Drowning by Thomas Piekarski

From my childish perspective
it seems perfectly safe:
I think I see my reflection

on the pool’s bottom. Plenty shallow
says my malleable brain,
brain not yet taught to swim.

Then a magical vision emerges:
I view myself happily hopping in
the way kids do a wading pool.

So I toss my flabby body
unwittingly into the deep end,
eight feet to the bottom bound.

I flash arms and feet frantically
like a captured bird, desperate
for air, gurgling.

They say once you go down
for the third time you hear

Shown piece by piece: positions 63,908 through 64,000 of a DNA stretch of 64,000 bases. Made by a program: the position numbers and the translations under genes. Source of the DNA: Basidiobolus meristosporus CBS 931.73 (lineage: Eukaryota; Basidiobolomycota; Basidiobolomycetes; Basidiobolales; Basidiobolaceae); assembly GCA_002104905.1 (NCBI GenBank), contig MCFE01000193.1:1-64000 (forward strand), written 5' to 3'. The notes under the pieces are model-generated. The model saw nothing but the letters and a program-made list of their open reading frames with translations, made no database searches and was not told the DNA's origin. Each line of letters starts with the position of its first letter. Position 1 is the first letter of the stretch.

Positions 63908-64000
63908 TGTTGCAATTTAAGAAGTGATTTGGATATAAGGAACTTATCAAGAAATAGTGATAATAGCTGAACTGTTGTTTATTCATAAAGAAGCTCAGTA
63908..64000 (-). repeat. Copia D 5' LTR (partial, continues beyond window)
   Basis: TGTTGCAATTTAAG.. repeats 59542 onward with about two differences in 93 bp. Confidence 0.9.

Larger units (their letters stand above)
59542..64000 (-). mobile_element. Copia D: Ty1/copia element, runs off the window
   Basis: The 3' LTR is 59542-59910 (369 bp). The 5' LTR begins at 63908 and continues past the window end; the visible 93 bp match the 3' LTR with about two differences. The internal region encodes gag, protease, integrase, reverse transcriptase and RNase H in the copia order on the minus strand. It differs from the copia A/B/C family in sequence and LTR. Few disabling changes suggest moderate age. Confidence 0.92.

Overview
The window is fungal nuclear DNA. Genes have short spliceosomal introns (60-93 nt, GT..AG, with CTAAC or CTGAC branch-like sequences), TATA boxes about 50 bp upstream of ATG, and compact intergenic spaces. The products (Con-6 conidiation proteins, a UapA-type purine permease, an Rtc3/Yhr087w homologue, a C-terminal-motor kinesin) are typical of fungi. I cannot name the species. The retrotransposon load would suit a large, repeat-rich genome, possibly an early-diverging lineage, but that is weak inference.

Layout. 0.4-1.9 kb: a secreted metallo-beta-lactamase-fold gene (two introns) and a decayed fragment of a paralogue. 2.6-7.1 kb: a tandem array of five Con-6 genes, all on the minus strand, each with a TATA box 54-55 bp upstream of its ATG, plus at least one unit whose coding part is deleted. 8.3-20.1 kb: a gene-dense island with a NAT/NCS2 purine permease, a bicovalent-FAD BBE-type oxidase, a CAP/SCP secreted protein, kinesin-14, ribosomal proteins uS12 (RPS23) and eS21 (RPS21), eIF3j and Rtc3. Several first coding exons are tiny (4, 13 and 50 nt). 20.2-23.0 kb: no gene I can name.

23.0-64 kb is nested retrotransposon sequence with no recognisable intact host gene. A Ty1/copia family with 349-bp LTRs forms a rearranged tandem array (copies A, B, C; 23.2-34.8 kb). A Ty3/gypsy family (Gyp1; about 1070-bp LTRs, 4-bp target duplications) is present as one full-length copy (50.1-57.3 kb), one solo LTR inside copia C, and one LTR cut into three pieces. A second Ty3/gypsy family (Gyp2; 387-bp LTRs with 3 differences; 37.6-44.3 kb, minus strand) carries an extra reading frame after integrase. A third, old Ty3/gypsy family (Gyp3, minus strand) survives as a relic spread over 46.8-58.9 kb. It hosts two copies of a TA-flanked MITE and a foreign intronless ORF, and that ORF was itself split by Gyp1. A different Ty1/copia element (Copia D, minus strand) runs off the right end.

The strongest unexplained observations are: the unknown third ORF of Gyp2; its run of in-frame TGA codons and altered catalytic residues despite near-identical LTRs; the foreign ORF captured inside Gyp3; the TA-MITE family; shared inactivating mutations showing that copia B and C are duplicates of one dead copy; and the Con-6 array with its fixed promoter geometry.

bells chime in your head.

I want to hang on, live to
rollick on my rocking horse,
watch the Lone Ranger ride again.

I only have to make it
over to the edge where a sister
or cousin can pull me out.

I hear mom frying bacon; it sizzles
while I’m barely awake in my bed,
sounding like rain outside.

Unintentional suicide? Gulp.
Flail. Gargle chlorine-laden
public pool water.

Will Buffalo Bob scoot by
on his dapper steed directing
Clarabell to dive in to the rescue?

Wish I was running Lionel trains
around the Christmas tree.
Immersed. Insane with fear.

Oxygen. Terra firma. Forgiveness.
Everything else hogwash
as toes tap the bottom.

Not knowing what or how
I am, but about to discover
the meaning of lights out.

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